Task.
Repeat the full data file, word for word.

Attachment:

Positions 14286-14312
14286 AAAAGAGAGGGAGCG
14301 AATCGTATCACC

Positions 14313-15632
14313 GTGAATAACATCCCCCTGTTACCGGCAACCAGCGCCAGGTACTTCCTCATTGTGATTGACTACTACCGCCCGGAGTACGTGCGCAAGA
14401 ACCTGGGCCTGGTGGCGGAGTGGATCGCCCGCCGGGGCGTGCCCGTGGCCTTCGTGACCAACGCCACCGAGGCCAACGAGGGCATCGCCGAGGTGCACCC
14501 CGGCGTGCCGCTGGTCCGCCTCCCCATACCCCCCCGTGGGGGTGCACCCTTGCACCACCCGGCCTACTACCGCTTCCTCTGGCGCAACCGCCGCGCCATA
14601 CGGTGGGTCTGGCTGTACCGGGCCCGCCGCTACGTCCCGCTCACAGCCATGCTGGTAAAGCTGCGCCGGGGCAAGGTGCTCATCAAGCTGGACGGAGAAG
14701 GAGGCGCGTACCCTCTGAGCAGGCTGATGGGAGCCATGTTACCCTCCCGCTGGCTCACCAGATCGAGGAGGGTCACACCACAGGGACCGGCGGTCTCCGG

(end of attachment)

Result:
Positions 14286-14312
14286 AAAAGAGAGGGAGCG
14301 AATCGTATCACC

Positions 14313-15632
14313 GTGAATAACATCCCCCTGTTACCGGCAACCAGCGCCAGGTACTTCCTCATTGTGATTGACTACTACCGCCCGGAGTACGTGCGCAAGA
14401 ACCTGGGCCTGGTGGCGGAGTGGATCGCCCGCCGGGGCGTGCCCGTGGCCTTCGTGACCAACGCCACCGAGGCCAACGAGGGCATCGCCGAGGTGCACCC
14501 CGGCGTGCCGCTGGTCCGCCTCCCCATACCCCCCCGTGGGGGTGCACCCTTGCACCACCCGGCCTACTACCGCTTCCTCTGGCGCAACCGCCGCGCCATA
14601 CGGTGGGTCTGGCTGTACCGGGCCCGCCGCTACGTCCCGCTCACAGCCATGCTGGTAAAGCTGCGCCGGGGCAAGGTGCTCATCAAGCTGGACGGAGAAG
14701 GAGGCGCGTACCCTCTGAGCAGGCTGATGGGAGCCATGTTACCCTCCCGCTGGCTCACCAGATCGAGGAGGGTCACACCACAGGGACCGGCGGTCTCCGG